18 February 2011

Our new room, part 2

One feature of Godly Play (in an ideal set-up) is that the participants are surrounded by the stories and language of the church. All materials have a place, so that children can find them easily and so that they know how to put them away. The placement also signals some of the relationships between stories - all parables are stored together, for example.

We have four low benches at our disposal in the room we use. All four are dragged into a large square, to define our circle space. One I have designated as the "getting ready" bench, in the absence of an official door person. If children need a space in which to take extra time to get ready, there it will be. (So far, it hasn't been tested. We haven't needed it or even talked about it.)

The other three benches are used as shelving for lesson materials.

The focal shelf: Although really a circle has no sides, there is still a sense that this is the front of the circle. Here we have the holy family and the risen Christ (you can see a close-up on the "About Godly Play" tab), center stage. To the left is the Christ candle, and underneath it are the materials for the baptism lesson. There is a glaring empty space on the right, which will be filled soon.

On one side of the circle is the parable shelf: So far we have only one parable box, but I have most of the materials almost ready for another one, which will come eventually. At the end closest to the front are the Palm Sunday materials, which we worked with a lot during Lent last year. (This is the "Jesus the King" story, from Young Children and Worship.)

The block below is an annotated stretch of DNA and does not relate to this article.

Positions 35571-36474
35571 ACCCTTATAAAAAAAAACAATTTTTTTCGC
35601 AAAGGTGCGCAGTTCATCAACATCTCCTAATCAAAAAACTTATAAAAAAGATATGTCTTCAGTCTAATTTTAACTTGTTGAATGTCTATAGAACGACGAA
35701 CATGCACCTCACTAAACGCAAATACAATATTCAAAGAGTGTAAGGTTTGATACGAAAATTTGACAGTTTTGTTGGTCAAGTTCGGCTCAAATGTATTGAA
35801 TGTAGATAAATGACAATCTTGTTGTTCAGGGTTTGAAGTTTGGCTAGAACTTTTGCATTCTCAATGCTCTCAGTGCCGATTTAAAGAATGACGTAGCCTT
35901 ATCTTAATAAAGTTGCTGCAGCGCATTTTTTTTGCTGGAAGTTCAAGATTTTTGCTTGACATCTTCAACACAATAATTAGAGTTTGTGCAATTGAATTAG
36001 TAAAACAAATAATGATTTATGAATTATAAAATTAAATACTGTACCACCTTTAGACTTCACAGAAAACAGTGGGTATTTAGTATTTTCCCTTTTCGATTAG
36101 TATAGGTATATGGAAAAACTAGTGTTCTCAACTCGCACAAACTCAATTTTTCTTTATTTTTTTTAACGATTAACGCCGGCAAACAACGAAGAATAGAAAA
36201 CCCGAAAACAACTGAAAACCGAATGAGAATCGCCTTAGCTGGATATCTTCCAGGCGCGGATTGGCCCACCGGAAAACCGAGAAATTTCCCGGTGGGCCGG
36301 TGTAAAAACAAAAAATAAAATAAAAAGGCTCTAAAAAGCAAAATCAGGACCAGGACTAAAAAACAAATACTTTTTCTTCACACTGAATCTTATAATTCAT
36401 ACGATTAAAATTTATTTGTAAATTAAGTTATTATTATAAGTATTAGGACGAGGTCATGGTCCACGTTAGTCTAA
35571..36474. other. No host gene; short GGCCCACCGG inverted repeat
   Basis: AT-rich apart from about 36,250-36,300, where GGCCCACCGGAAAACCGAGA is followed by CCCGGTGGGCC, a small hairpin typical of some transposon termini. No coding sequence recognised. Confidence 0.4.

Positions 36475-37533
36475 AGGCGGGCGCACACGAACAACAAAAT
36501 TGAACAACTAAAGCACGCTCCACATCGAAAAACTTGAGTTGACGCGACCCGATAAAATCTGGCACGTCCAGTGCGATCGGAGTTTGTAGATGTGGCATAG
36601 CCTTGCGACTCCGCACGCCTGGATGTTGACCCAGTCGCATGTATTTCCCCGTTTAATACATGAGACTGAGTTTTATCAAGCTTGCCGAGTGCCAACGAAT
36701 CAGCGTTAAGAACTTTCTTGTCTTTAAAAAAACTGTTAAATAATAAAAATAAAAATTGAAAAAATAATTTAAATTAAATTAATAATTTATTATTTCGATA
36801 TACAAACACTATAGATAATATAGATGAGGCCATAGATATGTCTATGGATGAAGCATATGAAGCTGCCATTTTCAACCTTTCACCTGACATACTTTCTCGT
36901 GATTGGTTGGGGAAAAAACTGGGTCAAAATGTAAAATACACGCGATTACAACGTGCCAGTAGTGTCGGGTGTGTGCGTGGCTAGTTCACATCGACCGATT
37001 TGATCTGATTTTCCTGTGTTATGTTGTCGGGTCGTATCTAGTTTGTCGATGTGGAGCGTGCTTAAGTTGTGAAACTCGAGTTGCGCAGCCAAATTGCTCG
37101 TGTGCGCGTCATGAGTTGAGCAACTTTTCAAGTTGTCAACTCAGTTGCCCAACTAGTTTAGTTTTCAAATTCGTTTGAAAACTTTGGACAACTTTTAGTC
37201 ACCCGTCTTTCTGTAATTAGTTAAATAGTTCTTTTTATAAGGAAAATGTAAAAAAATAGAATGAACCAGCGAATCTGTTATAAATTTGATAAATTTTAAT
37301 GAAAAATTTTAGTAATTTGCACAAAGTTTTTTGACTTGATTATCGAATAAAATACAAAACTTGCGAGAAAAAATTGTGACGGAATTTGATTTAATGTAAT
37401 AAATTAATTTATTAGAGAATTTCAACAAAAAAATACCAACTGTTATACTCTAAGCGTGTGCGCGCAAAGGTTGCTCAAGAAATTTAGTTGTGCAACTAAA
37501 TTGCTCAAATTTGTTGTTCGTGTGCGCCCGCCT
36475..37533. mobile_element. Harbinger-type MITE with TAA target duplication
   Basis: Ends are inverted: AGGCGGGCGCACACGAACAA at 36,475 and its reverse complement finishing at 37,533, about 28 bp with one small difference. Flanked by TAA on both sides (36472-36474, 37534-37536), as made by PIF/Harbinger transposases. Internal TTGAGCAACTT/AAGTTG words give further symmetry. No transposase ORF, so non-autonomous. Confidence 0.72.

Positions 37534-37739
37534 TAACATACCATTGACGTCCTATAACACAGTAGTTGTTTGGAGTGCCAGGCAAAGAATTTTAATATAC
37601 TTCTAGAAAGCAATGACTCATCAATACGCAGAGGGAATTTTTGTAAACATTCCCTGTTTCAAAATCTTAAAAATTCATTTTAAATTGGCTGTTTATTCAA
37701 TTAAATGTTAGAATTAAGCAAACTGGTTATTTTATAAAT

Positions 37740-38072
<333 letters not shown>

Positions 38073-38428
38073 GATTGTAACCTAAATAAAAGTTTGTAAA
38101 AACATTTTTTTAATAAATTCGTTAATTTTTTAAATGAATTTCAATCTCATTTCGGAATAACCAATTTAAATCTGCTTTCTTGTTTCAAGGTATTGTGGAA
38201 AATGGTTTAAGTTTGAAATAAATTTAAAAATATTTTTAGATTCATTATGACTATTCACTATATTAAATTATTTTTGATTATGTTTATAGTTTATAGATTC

And on the other side of the circle is the sacred story shelf: Here again, there's only one story so far ("The Great Flood", with an ark and two baskets of figures). And mirroring the Lenten materials on the other side of the room, the Advent materials are at the end of the bench closest to the focal shelf.

Then there is a Bible stand (with a basket of Bible storybooks below it), our art materials, cleanup supplies, and a 'prayer and peace' basket.

Frälsarkransen (Lutheran prayer bracelet), a holding cross, and a peace flower
I think that last basket is the only thing in the room that none of the children have been introduced to. It is just there waiting until it is needed, or wanted, or until somebody "discovers" it and asks about it. 

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